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PM And Cullen At 6s And 7s Over Economic Policy

PM And Cullen At 6s And 7s Over Economic Policy

ACT New Zealand Finance Spokesman Rodney Hide today said that Prime Minister Helen Clark and her Finance Minister are now at sixes and sevens over economic policy and the polices of the 1980s and 1990s.

"Finance Minister Dr Michael Cullen yesterday, in a speech to Deutsche Investor Forum, endorsed the policies of the 1980s and 1990s:

"Finally, despite some electoral posturing, New Zealand enjoys a good measure of political consensus around economic policy. Since the 1980s, governments have worked hard to ensure that core economic policies are internationally competitive, to offset the disadvantages of New Zealand's small local market and distance from export markets. At first, that required major reform. More recently, the focus has switched to fine-tuning of policies, and the macroeconomic framework has not been subject to major change."

"But that's not Miss Clark's view. In February 2002 she gave a speech to the London School of Economics titled: `Implementing A Progressive Agenda After Fifteen Years Of Neo-Liberalism'. Her speech makes it plain that she views her Government as following a path different to that followed by both Labour and National governments since 1984.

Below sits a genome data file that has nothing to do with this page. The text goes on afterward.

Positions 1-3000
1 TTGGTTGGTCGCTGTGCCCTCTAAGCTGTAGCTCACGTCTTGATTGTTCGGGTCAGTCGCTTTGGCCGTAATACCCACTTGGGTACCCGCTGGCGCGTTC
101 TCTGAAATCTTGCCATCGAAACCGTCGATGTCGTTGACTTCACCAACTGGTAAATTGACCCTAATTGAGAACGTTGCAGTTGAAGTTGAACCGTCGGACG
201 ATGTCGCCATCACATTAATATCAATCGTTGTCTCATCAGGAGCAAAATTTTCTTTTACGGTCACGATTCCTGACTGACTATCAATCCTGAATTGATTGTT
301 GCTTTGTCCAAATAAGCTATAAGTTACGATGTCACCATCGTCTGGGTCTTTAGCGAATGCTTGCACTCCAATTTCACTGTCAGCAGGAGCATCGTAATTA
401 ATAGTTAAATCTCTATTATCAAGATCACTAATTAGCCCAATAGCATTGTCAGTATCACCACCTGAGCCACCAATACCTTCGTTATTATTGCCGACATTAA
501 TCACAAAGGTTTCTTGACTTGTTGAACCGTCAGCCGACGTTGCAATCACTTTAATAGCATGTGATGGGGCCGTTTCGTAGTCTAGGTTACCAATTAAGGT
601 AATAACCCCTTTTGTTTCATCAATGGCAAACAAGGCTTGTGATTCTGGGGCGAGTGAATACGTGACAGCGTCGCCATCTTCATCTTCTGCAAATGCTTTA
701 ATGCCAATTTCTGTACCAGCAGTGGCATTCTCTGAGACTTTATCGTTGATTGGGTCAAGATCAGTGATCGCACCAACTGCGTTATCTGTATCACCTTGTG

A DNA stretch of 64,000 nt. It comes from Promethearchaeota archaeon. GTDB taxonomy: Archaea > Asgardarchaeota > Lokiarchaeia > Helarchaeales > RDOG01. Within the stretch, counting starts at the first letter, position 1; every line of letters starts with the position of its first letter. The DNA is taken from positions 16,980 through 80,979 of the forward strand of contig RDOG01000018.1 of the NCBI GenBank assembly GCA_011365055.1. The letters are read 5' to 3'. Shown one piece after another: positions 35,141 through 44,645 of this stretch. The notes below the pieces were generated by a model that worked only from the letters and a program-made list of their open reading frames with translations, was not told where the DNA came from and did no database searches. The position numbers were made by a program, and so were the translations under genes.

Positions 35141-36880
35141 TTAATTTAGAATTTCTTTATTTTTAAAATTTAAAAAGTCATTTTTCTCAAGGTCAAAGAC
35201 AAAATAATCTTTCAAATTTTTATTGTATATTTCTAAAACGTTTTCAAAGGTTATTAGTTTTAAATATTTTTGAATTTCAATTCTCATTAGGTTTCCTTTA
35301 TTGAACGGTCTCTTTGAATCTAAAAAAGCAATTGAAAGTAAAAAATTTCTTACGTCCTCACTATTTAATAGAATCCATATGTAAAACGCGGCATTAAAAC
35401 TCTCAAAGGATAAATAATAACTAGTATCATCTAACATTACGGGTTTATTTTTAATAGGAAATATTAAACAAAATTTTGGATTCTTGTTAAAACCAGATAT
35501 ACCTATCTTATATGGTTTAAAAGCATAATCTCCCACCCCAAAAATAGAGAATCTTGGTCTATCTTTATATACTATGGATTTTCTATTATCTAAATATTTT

"The Prime Minister recognises that change was called for in 1984, but laments that `at that time, however, third way options were not developed in the social democratic menu'. The problem that she sees was that there was no alternative to Treasury's `neo-liberalism' and no `smart active government' to foster new businesses.

"Miss Clark told her London audience that New Zealand was on the wrong track through the 1980s and 1990s. As a result, `in the 1990s the economy marked time'. In Clark-speak, three percent a year for 10 years is `marking time'. Three percent is not great - but it's hardly marking time.

"She concludes that, for 15 years, New Zealand has been on the `wrong track" and that New Zealand's economic policy for those years had `failed to deliver either prosperity, or a fair society'.

"There are three possibilities: (1) Dr Cullen is in fundamental disagreement with the Prime Minister over economic policy; (2) Miss Clark was `electoral posturing' when she spoke to the London School of Economics; or, (3) the Labour Government is again speaking with a forked tongue, this time over economic policy.

"It would be helpful if the Prime Minister could confirm her Finance Minister's view that `New Zealand enjoys a good measure of political consensus around economic policy'," Mr Hide said.

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